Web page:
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James Francis Dunnachie, known as Jimmy Dunnachie, JP (17 November 1930 – 7 September 1997) was a British politician from Scotland. He served as a Labour Party Member of Parliament from 1987 until 1997. He briefly served on the front bench as a Whip but was not a prominent figure in politics.
Dunnachie was born in Glasgow and educated at St Margaret's School in Kinning Park. His father was a ship's rigger and on leaving school he was apprenticed to Fairfield's yard on the Clyde before becoming a fitter at the Rolls Royce plant at Hillington in 1953. He was already active in the Amalgamated Engineering Union as a shop steward, and only joined the Labour party in 1967.
Dunnachie began his political career on Glasgow Corporation in 1972 in Pollokshaws ward. He worked on slum clearance as Chairman of the Clearance and Rehabilitation Committee; he lost his seat in 1977 when the Labour vote in Glasgow slumped. From 1978 he transferred to Strathclyde Regional Council and became Chair of the Social Work committee.
Running up to the 1987 general election, Dunnachie was selected to follow James White as Labour candidate for Glasgow Pollok by 50 votes to 41 for Dave Churchley. Churchley was a member of the Militant tendency and there was some surprise at his failure to win the selection owing to the extent to which the local party was dominated by Militant supporters. An earlier round of voting had seen the Militant delegates vote for Dunnachie over Bob Gillespie, a non-Militant left-winger, which was speculated as deriving from their belief that Dunnachie would be easier for Churchley to beat; however it caused resentment among Gillespie's supporters.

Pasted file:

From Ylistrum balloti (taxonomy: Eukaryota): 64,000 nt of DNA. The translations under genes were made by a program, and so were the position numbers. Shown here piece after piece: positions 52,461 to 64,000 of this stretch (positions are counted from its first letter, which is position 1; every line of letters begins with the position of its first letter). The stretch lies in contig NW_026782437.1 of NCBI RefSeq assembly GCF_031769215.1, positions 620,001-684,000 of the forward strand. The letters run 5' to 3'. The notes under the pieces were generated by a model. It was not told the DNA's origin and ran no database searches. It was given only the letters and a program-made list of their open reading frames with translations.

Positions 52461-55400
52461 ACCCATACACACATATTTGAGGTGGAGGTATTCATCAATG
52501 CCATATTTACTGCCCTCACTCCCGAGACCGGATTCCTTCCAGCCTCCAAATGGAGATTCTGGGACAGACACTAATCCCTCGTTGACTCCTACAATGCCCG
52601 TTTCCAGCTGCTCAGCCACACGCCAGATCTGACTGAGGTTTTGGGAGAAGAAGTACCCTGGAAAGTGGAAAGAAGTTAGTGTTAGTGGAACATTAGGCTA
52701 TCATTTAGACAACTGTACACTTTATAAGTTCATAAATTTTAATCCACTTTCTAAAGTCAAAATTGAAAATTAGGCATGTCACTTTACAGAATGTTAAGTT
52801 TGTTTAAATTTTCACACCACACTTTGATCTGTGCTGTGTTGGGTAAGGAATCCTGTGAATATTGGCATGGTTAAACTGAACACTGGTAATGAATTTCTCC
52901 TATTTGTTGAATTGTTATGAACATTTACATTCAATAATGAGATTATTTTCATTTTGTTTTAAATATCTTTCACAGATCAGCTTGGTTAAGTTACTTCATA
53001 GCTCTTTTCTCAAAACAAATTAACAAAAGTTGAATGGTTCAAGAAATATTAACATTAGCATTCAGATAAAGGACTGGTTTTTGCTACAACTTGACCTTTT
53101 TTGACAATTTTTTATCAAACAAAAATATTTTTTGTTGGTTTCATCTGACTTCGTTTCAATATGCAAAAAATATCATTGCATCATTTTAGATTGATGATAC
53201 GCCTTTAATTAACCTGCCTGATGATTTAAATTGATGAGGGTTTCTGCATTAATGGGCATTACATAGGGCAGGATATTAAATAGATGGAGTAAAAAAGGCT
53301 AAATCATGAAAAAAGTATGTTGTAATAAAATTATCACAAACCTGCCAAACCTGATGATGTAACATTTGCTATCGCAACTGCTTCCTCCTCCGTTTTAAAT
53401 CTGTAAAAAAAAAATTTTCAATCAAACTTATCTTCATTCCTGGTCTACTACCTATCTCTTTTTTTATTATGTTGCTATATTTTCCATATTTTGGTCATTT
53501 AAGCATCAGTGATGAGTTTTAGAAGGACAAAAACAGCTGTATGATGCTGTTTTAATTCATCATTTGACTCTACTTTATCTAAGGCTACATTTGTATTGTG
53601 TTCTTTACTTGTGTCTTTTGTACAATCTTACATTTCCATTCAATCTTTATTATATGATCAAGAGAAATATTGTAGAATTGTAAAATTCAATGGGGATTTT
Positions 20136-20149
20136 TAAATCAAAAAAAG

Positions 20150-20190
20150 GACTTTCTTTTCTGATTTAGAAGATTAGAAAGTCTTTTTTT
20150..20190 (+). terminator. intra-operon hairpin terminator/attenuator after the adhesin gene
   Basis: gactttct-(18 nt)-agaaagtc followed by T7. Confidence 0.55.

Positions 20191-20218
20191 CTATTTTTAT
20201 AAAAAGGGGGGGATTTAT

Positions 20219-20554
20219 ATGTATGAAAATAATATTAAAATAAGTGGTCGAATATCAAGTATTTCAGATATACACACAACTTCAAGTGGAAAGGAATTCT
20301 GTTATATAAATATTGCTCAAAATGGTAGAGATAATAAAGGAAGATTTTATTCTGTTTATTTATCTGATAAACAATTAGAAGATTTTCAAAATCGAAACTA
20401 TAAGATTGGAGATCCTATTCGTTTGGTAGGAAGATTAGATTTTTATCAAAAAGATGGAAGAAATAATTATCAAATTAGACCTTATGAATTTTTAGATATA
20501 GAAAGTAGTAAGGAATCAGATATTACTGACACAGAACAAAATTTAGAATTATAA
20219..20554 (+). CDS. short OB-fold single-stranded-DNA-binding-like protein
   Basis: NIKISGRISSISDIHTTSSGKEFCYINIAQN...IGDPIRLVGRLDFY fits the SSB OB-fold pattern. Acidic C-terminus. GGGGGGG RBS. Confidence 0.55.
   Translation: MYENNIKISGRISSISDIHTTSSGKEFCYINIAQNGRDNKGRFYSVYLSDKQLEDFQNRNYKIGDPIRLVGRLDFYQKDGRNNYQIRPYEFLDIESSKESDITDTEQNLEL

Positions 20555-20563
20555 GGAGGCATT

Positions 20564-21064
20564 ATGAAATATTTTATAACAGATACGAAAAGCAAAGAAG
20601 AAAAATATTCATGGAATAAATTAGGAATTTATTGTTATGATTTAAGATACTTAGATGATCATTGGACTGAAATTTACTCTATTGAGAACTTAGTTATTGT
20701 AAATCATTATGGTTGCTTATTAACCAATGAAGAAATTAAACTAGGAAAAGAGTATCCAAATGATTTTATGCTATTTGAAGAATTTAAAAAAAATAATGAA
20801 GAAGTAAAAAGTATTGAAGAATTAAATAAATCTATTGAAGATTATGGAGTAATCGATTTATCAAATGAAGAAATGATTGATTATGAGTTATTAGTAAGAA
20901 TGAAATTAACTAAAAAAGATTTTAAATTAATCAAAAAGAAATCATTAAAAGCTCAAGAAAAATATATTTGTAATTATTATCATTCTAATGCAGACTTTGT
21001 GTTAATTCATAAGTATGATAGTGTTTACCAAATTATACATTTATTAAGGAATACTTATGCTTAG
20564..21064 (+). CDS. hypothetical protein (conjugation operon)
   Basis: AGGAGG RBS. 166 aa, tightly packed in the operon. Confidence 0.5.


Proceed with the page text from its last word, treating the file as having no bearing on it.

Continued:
Dunnachie easily held the seat in 1987. He was re-elected in 1992, withstanding a challenge from Tommy Sheridan of Scottish Militant Labour who came second. In Parliament Dunnachie was a relatively quiet presence, usually allying with the left. He was appointed as an opposition Whip in 1988 and served until 1992, but opposed Neil Kinnock's move to drop Labour's commitment to unilateral nuclear disarmament. Initially he declared his intention not to pay his Community Charge (or Poll Tax) although he was never prosecuted for the offence, and observers have concluded that he must have decided not to fight.
Dunnachie was a strong opponent of animal testing of cosmetics and of fluoridation of drinking water. His Catholicism showed in votes in favour of Bills which restricted abortion and against any lowering in the age of consent for homosexual sex, and he also opposed a deregulation of Sunday trading in 1993. He supported Tony Blair in the Labour leadership election in 1994 (and John Prescott as Deputy Leader). That year it was noted that he was one of the few MPs who had made no Parliamentary speeches in the previous year.
His attendance suffered as the Parliament went on due to persistent ill health. However Dunnachie did not announce his retirement and when his constituency was altered in boundary changes, declared his intention to seek selection in Glasgow Govan. This move made the selection in Govan much more open and eventually doomed the chances of Mike Watson who was the sitting MP for Glasgow Central, the nomination going instead to Mohammad Sarwar.
In the event, Dunnachie died of cancer only a few months after the election.
- Mark Crail, "First deselection but Militant fails again", Tribune, 21 June 1985, p. 18.
|Parliament of the United Kingdom|
|Member of Parliament for Glasgow Pollok